Licensing

Novartis steps in to grab ex-US rights to pioneering gene therapy Luxturna with $170M deal

Vasant Narasimhan, Novartis

Vas Narasimhan

Just days ahead of Vas Narasimhan’s jump into the CEO’s spot, Novartis has swooped in with a $170 million deal to grab ex-US rights on Spark Therapeutics’ Luxturna, the first true gene therapy to get a US approval.

The pharma giant is paying $105 million in cash and putting another $65 million on the table for near-term European regulatory milestones. Spark $ONCE also qualifies for a royalty stream on ex-US sales.

The deal leaves Spark on track to set up its own US marketing operation for Luxturna, which is designed for RPE65 mutation-associated cases of retinal dystrophy.

Novartis will be spearheading a commercial operation in Europe that follows the tracks of two other approved gene therapies which have only managed to reach a handful of patients. And it faces some steep commercial barriers for a therapy that’s been priced at $850,000 — $425,000 per eye — in the US. Narasimhan, though, has put a big premium on playing a leading role in developing and marketing cell and gene therapies in key markets.

Dan Faga

The WAC price for Luxturna in the US falls toward the higher end of analysts’ bets, which ranged from about $600,000 to just under the $1 million mark for what’s intended as a one-time treatment for the rare, sight-stealing genetic condition. Now the highest priced therapy in the country — outpacing drugs like Spinraza at $750,000 for the first year of therapy — it fell on Spark to come up with the right pricing model that can persuade payers to cover the procedure for a tiny group of under 2,000 potential patients, with fewer than 20 new patients per year.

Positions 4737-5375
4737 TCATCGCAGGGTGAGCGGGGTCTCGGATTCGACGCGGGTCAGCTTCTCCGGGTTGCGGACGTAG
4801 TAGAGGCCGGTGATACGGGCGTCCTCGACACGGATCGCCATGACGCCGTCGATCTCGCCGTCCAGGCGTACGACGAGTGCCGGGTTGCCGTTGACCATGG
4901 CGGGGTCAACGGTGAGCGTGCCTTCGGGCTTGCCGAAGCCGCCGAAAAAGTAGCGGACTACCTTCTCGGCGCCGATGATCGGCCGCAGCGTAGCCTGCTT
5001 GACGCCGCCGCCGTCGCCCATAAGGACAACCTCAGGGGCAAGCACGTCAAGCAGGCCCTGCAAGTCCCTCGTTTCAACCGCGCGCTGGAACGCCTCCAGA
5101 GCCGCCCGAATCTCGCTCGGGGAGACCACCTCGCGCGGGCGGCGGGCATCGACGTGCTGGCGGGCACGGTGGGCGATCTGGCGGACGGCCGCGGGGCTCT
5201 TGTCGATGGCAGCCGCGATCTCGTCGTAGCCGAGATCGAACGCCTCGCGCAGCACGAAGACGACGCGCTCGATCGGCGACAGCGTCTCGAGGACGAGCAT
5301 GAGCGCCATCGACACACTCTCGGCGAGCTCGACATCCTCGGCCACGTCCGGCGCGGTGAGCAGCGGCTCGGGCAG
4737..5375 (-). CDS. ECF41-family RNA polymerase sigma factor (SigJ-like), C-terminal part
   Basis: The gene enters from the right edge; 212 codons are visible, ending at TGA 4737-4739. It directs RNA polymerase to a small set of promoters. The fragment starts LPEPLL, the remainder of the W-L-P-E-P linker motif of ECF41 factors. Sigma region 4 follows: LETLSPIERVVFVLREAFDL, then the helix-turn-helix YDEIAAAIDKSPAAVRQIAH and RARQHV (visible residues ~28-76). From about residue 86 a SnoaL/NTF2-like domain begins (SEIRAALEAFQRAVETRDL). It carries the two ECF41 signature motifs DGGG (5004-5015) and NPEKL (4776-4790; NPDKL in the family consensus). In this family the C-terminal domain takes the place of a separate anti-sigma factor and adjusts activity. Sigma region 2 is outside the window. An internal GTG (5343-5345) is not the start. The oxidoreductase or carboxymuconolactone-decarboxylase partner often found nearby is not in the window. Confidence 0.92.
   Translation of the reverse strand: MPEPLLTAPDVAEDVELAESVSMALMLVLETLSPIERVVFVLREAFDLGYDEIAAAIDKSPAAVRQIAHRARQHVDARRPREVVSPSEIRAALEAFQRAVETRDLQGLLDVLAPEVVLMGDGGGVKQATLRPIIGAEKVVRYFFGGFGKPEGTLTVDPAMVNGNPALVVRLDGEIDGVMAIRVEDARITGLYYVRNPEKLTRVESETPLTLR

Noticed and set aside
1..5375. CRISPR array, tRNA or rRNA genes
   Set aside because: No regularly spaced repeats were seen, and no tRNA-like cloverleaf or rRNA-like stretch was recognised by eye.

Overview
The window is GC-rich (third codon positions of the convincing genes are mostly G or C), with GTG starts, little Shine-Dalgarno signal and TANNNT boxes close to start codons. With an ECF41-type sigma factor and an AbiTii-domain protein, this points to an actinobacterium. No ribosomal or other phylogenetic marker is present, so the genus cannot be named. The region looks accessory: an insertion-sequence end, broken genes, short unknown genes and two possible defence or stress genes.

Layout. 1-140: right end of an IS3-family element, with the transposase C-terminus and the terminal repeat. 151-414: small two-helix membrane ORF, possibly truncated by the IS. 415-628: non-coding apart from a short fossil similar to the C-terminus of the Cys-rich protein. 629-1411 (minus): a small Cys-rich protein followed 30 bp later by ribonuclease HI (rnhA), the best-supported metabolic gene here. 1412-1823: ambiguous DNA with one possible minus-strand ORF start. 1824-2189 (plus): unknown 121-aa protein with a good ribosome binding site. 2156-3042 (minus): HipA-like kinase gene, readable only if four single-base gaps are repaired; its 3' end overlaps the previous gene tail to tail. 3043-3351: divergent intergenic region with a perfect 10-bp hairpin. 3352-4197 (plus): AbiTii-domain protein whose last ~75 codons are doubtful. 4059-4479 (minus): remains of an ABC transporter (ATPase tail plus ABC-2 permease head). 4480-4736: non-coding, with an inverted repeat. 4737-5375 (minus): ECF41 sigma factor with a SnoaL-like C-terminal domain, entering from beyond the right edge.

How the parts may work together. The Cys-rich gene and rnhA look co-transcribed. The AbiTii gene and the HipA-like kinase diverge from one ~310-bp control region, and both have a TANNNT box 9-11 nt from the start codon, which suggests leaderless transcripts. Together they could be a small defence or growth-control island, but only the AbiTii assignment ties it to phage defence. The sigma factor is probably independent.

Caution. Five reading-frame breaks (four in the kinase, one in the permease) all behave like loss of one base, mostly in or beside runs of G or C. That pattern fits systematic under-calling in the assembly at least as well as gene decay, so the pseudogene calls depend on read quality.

Wedbush is skeptical that those kinds of patient numbers will play to Novartis’ favor. They note:

Novartis’ resources and commercial expertise will not be able to overcome the main shortcoming with Luxturna program: an addressable population that is simply too small to generate meaningful value.

Novartis will also face a group of single payer operations with considerable leverage over pricing, typically well under US rates.

“By leveraging Novartis’ large, existing commercial and medical infrastructure in ophthalmology, as well as its commitment to commercializing genetic-based medicines, we help ensure that more patients with confirmed biallelic RPE65 mutation-associated retinal dystrophy who live outside the U.S., and importantly outside of Europe, have access to investigational voretigene neparvovec,” said Dan Faga, chief business officer, Spark Therapeutics. And the money they’re getting will be put toward the R&D costs for the rest of their pipeline products, including an advanced program for hemophilia B.


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